An Omicron subvariant of COVID-19 that can evade vaccine immunity is on the rise in Victoria, with authorities warning it is on track to become the state’s leading strain in line with virus spread in NSW and Queensland.
Traces of BA.4/BA.5 in Victoria’s metro and regional wastewater have “risen significantly in recent weeks, indicating increasing transmission,” said Brett Sutton, Chief Health Officer.
First identified in watersheds in April, the so-called sub-lineage is responsible for 17 percent of Victorian infections and is expected to overtake BA.2 as the state’s dominant strain within weeks.
Professor Sutton says lifting figures follow similar patterns in NSW and Queensland.
“The Department of Health expects that the prevalence of BA.4/BA.5 in Victoria is likely to lead to an increase in cases, including reinfections and hospitalizations,” he said on Saturday.
“This is because the strain has a greater ability than BA.2 to evade the immunity afforded by vaccination and previous COVID-19 infection.”
There is no evidence at this stage that BA.4/BA.5 causes a more serious illness, but authorities are “closely monitoring” the situation.
Medical experts last week renewed calls for people to get boosters in the wake of rising infections and hospitalizations.
More than 45,000 new COVID-19 cases and 80 deaths have been registered nationwide this weekend, with Sunday data yet to come from South Australia and Western Australia.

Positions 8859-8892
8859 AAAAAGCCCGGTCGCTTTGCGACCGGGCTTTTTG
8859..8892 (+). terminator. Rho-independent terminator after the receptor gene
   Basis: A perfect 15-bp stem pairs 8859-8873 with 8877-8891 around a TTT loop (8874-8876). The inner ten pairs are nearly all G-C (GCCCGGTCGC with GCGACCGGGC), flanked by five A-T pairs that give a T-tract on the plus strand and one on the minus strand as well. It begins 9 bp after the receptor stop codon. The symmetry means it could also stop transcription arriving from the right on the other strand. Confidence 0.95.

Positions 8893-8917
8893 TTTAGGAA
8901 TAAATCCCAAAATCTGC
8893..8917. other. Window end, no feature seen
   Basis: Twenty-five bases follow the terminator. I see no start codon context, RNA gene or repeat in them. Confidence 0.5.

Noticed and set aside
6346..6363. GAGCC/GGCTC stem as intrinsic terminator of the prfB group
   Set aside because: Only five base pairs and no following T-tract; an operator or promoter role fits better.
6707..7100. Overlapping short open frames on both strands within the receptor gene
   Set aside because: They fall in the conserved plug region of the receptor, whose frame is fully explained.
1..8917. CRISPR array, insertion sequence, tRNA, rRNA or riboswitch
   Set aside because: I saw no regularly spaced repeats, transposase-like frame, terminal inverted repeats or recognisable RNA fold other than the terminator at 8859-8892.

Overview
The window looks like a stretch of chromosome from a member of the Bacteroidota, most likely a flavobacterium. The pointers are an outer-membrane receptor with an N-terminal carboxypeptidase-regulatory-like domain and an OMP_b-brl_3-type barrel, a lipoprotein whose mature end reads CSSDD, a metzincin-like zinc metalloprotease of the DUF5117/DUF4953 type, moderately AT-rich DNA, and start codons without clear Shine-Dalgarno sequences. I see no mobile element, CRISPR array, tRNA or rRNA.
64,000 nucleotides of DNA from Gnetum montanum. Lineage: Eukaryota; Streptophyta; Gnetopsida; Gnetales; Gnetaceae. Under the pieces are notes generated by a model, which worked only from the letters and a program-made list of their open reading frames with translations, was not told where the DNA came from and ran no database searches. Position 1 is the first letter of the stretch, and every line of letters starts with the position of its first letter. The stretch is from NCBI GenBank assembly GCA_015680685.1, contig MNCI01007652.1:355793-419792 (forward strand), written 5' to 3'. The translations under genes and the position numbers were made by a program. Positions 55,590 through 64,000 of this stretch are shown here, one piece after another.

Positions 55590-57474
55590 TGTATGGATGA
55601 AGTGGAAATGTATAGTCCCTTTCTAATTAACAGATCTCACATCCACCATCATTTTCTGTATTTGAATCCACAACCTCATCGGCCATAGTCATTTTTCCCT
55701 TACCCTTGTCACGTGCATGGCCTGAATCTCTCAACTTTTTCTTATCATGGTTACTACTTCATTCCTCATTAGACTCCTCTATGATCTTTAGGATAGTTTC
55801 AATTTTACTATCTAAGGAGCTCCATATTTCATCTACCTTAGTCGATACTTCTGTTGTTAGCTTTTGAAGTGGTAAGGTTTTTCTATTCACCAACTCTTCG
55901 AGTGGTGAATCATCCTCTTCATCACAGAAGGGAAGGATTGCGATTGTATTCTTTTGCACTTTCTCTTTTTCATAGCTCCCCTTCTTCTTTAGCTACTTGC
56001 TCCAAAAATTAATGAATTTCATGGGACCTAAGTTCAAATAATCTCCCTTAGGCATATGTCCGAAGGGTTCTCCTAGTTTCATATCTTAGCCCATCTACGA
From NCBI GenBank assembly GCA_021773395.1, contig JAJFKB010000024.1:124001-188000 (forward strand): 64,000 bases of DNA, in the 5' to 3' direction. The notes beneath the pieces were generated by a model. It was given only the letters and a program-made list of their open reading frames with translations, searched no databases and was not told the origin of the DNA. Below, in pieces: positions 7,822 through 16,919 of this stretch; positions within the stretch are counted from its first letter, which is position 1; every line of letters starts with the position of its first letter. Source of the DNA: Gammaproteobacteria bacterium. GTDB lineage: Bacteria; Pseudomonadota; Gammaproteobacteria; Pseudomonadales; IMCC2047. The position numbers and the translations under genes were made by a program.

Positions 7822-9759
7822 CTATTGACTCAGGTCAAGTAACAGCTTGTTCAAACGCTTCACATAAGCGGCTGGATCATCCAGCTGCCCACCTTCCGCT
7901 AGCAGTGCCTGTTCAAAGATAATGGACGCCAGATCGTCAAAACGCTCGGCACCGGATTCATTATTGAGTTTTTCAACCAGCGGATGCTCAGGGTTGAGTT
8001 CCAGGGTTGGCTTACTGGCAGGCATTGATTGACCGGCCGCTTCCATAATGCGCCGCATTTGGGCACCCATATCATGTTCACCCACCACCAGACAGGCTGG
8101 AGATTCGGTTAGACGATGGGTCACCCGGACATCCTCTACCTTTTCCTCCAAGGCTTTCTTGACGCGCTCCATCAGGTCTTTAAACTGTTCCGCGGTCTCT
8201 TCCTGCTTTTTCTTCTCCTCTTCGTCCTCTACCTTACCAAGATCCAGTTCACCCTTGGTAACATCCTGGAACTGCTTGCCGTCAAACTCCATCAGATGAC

There are more than 227,000 active cases across the country and nearly 3,100 patients in hospital care.
Despite the arrival of winter, vaccine and mask mandates are being relaxed in some parts of the country.
Several states have begun removing restrictions, including allowing unvaccinated school staff to return to work, lifting the ban on unvaccinated visitors to nursing homes, or relaxing mask requirements at airports.
Meanwhile, the number of people who have used Dine and Discover vouchers issued by the NSW government to boost financial recovery from the pandemic is surprisingly low, according to the state opposition.
Labor says customer service data shows that with just days to go until vouchers expire, only 58 percent have been spent statewide.
COVID-19 data from the last 24 hours:
NSW: 7461 cases, seven deaths, 1465 hospitalized with 48 in ICUs
Victoria: 5824 cases, 15 deaths, 451 in hospital, 28 in ICUs
Queensland: 3,048 cases, two deaths, 556 in hospital, eight in ICUs
ACT: 819 cases, no deaths, 116 in hospital, one in ICU
Tasmania: 777 cases, no deaths, 48 in hospital, three in ICUs
Northern Territory: 221 cases, no deaths, 16 hospitalized, none in ICUs